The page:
If a New York employee is injured by a third party in a car accident while in the scope of employment, that employee will likely have to put a number of insurance companies on notice.
Generally speaking, the Insurance Law affects the recovery of certain damages after a motor vehicle collision. First-party benefits are defined as “payments to reimburse a person for basic economic loss on account of personal injury arising out of the use or operation of a motor vehicle” Basic economic loss “means, up to fifty thousand dollars per person” for medical expenses, loss of earnings, and “[a]ll other reasonable and necessary expenses incurred, up to twenty-five dollars per day for not more than one year from the date of the accident . . .”
Thus, in most cases after a car accident, basic economic losses will be paid by the applicable no-fault insurance carrier. That insurance carrier will depend on the unique circumstances. It could be the insurer for the car the injured person occupied; it could be the insurer for the car that struck the injured person, especially if injured as a pedestrian; and it also could be the insurer of a family member with whom the injured person resided.
Things can be different, however, if the injured person was acting in the scope of their employment such that they would be entitled to make a workers’ compensation claim.
The New York Workers’ Compensation Law “provides that if an employee who is eligible for workers’ compensation benefits is injured by the negligence or wrong of another not in the same employ, such injured employee … [may] pursue [a] remedy against such other subject to the provisions of this chapter.” Nevertheless, exempted from this workers’ compensation lien are “the proceeds of any recovery received pursuant to [Insurance Law § 5104(a)] . . . for compensation and/or medical benefits which were in lieu of first party benefits which another insurer would have otherwise been obligated to pay under article fifty-one of the insurance law.”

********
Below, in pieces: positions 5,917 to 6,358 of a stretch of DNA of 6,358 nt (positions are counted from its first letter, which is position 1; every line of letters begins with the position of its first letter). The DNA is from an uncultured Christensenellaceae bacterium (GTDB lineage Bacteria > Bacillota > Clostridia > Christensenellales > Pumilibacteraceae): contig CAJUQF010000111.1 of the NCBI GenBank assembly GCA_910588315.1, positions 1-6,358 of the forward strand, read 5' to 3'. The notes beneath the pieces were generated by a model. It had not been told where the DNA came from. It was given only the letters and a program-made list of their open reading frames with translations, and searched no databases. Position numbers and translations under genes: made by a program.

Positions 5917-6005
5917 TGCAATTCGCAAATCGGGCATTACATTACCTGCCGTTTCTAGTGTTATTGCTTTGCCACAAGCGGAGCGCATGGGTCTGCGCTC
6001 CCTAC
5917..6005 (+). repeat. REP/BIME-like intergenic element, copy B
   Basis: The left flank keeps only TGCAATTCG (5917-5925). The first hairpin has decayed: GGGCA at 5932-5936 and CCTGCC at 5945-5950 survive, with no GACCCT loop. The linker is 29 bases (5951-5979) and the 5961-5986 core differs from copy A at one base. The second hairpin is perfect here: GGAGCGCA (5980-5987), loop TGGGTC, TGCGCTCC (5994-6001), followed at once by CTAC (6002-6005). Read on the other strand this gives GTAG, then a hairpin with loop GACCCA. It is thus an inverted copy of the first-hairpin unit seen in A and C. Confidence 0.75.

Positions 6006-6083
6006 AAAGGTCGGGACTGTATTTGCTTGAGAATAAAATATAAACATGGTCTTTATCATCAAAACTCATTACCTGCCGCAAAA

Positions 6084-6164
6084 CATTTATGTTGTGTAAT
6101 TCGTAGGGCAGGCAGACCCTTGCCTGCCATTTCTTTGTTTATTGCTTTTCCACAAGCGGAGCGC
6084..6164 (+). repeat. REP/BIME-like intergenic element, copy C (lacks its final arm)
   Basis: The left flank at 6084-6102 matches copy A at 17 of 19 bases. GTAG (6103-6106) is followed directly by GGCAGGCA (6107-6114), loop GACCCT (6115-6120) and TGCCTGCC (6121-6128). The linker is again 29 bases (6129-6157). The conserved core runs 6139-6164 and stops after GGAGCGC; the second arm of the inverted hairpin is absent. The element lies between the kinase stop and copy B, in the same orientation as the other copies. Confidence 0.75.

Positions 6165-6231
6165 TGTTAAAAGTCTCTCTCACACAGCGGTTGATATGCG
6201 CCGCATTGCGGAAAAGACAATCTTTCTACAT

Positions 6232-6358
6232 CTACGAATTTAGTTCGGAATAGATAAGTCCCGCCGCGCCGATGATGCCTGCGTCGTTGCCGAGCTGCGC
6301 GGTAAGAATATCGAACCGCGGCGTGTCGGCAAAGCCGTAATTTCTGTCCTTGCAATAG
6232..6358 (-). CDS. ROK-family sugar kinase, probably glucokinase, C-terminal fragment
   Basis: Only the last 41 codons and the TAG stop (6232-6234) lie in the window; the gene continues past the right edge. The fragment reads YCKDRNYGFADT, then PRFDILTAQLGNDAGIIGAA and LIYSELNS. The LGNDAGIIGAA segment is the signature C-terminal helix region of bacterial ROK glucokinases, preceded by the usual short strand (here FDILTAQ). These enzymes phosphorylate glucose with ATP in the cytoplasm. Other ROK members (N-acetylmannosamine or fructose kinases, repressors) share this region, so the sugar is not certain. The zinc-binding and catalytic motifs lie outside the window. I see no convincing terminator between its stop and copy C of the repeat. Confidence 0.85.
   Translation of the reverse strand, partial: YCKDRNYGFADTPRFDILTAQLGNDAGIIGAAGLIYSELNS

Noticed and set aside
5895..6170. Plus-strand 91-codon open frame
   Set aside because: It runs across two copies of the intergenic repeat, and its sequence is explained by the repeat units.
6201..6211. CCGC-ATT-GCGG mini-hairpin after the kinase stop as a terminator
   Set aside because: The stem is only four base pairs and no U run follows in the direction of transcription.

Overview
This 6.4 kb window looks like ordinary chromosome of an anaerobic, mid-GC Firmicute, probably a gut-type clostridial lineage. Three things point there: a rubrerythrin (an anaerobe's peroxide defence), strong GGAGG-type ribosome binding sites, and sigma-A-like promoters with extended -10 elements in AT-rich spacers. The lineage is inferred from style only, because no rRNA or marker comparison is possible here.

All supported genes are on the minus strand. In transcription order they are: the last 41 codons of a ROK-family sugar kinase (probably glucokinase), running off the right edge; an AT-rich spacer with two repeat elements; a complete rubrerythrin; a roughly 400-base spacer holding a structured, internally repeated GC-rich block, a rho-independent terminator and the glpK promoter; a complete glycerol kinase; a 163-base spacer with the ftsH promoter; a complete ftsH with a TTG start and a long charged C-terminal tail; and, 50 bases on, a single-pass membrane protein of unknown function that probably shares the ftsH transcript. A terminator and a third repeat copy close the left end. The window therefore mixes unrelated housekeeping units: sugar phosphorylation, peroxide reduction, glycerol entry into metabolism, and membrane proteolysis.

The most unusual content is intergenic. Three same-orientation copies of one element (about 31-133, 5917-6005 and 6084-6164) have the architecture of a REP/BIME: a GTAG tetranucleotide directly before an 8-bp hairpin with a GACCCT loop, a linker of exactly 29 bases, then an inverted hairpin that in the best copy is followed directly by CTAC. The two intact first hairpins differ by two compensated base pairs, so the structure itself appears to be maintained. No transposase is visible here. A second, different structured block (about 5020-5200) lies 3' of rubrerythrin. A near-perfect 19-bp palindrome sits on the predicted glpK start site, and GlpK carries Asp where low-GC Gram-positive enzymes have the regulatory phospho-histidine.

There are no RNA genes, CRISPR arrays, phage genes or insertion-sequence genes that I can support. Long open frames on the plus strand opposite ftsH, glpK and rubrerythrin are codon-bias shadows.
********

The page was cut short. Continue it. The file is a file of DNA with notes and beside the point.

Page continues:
Generally speaking, someone injured by a third party while acting in the scope of their employment can still assert a personal injury claim against that third party while at the same time receiving workers’ compensation benefits.
This “third-party claim” would not run afoul of the general rule that workers’ compensation is the exclusive remedy “when [an] employee is injured or killed by the negligence or wrong of another in the same employ” because the negligent party would not be a co-employee, but instead someone else.
The attorneys at William Mattar, P.C. have experience helping those injured in New York car accidents. Contact us and speak to one of our car accident lawyers.